The Common Good

My Advent Calendar: December 4

Related Reading

Take Action on This Issue

Circle of Protection for a Moral Budget

A pledge by church leaders from diverse theological and political beliefs who have come together to form a Circle of Protection around programs that serve the most vulnerable in our nation and around the world.

The fourth window of my Advent calendar opened to reveal a deer in the snow, a nostalgic vision of winter. A frosty Christmas card scene.

Just a few nights ago, my family was driving down a suburban street when a huge, dark figure dashed out of the woods onto the foggy road. "What's that?" I shouted at my husband. We swerved. "A deer," he replied. "Look at those antlers!" For a moment, it froze, gazing at us through the thickened air. Oddly enough, he seemed to nod at us in a sort of soulful recognition. Then, the beautiful creature turned and darted back toward the trees.

Anyone who encounters a deer on a dark road knows that they are paradoxical animals. A deer is both regal and fragile at the same time-the lord of the forest and its most hunted victim. Because of this paradox, deer have often been a symbol of Christ, with their antlers depicting both a royal crown and a crown of thorns. Authority and suffering interweave.

Stories of the saints are full of deer as well. When pursued by Druid priests, St. Patrick invoked "The Deer's Cry," a song now known as "St. Patrick's Breastplate" for protection. As he and his brothers sang, they appeared to the druids as deer in the forest and not as Christian monks. St. Giles was nourished by a deer's milk, and he later took a hunter's arrow shielding the deer that had fed him. St. Hubert converted to Christianity while hunting on Good Friday, when he experienced a vision of the crucifix in a deer's antlers. And, of course, scripture is rife with spiritual images of deer: "As the deer pants for the water brook, so my heart pants for you, O God."

I will long remember the elegant pathos of the deer in the road, not as a soulless beast "caught in the headlights," but with his sad and regal eyes fleetingly cast in our direction. The deer on this morning's Advent calendar reminded me that Jesus did not come to us in some sort of unknowing way, like a deer in headlights. Rather, Jesus was born into the world with soulful recognition, that God and humanity are intimately related in both majesty and suffering. And I wonder: Did the infant Jesus' eyes open knowing this spiritual paradox; did he possess an inner wisdom that he would one day be both king and victim?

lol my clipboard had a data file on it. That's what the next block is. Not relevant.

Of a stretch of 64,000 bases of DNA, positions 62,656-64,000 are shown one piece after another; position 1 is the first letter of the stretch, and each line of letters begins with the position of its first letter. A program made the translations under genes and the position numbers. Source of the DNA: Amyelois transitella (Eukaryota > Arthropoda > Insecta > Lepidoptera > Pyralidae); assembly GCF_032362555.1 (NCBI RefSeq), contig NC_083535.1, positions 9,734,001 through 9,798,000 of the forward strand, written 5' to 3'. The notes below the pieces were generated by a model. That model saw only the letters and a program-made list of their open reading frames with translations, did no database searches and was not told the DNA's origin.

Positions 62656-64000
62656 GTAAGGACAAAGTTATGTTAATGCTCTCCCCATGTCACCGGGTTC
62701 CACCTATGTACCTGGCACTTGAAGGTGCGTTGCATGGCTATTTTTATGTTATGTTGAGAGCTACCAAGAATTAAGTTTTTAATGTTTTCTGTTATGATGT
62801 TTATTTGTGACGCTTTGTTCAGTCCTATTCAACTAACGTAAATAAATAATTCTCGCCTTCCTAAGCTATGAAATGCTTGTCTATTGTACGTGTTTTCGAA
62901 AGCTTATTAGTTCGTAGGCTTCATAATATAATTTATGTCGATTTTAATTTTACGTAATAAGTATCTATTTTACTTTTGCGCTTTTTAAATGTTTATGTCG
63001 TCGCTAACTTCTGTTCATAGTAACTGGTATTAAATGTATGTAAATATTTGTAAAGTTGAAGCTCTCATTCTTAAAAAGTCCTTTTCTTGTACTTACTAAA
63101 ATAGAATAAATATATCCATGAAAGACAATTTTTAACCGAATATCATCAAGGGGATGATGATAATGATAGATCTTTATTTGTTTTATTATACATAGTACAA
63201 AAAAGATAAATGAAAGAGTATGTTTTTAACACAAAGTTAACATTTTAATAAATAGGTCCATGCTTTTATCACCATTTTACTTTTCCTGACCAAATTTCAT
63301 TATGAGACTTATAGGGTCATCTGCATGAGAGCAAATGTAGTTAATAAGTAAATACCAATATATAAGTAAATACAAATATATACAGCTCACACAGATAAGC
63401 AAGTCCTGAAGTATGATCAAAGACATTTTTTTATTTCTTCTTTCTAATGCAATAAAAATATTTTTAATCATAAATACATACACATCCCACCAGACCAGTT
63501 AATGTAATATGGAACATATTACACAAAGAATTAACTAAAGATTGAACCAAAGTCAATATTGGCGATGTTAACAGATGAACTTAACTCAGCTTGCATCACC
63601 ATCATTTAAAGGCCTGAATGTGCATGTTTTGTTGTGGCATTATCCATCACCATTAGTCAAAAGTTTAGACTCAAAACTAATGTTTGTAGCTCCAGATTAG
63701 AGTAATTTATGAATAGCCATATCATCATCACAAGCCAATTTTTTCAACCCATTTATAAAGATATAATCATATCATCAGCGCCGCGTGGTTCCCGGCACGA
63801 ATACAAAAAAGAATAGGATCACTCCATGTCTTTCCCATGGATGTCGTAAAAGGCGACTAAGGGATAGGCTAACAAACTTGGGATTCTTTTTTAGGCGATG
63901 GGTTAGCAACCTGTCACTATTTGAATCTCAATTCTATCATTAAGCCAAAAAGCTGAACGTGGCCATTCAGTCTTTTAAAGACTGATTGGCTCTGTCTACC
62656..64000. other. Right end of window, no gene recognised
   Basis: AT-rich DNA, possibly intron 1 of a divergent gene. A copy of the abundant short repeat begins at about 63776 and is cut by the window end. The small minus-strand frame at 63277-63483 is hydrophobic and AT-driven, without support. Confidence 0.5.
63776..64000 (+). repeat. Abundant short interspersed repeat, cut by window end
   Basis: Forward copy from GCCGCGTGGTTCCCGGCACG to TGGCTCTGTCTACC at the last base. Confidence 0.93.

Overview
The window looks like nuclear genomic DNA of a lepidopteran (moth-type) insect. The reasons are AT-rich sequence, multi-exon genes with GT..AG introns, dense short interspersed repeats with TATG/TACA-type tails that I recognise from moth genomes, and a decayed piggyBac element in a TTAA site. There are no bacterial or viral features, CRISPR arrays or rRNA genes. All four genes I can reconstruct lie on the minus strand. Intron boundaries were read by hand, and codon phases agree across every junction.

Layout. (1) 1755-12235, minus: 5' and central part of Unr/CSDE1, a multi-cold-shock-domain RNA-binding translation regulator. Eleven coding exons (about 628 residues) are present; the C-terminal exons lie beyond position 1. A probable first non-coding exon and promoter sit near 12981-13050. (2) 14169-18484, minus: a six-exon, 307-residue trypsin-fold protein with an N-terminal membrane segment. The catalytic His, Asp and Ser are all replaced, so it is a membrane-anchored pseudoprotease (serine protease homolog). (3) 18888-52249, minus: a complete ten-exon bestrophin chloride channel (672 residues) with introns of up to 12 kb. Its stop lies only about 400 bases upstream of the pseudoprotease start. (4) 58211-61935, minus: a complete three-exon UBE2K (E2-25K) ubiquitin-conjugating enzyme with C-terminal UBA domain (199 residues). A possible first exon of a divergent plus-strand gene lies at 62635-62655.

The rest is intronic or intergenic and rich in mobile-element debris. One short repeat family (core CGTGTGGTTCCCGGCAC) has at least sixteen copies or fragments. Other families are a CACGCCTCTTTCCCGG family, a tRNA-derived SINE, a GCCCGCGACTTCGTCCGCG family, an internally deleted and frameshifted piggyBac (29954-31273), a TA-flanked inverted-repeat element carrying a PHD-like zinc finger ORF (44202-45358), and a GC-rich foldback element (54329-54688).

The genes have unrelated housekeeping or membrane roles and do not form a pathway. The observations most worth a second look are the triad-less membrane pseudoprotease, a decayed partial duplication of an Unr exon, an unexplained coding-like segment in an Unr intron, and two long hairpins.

Diana Butler BassDiana Butler Bass ( wanted to open her Advent calendar in community this year, and she is sharing her daily reflections with Sojourners readers online. She is the author of the forthcoming A People's History of Christianity: The Other Side of the Story (March 2009).

Sojourners relies on the support of readers like you to sustain our message and ministry.

Related Stories


Like what you're reading? Get Sojourners E-Mail updates!

Sojourners Comment Community Covenant

I will express myself with civility, courtesy, and respect for every member of the Sojourners online community, especially toward those with whom I disagree, even if I feel disrespected by them. (Romans 12:17-21)

I will express my disagreements with other community members' ideas without insulting, mocking, or slandering them personally. (Matthew 5:22)

I will not exaggerate others' beliefs nor make unfounded prejudicial assumptions based on labels, categories, or stereotypes. I will always extend the benefit of the doubt. (Ephesians 4:29)

I will hold others accountable by clicking "report" on comments that violate these principles, based not on what ideas are expressed but on how they're expressed. (2 Thessalonians 3:13-15)

I understand that comments reported as abusive are reviewed by Sojourners staff and are subject to removal. Repeat offenders will be blocked from making further comments. (Proverbs 18:7)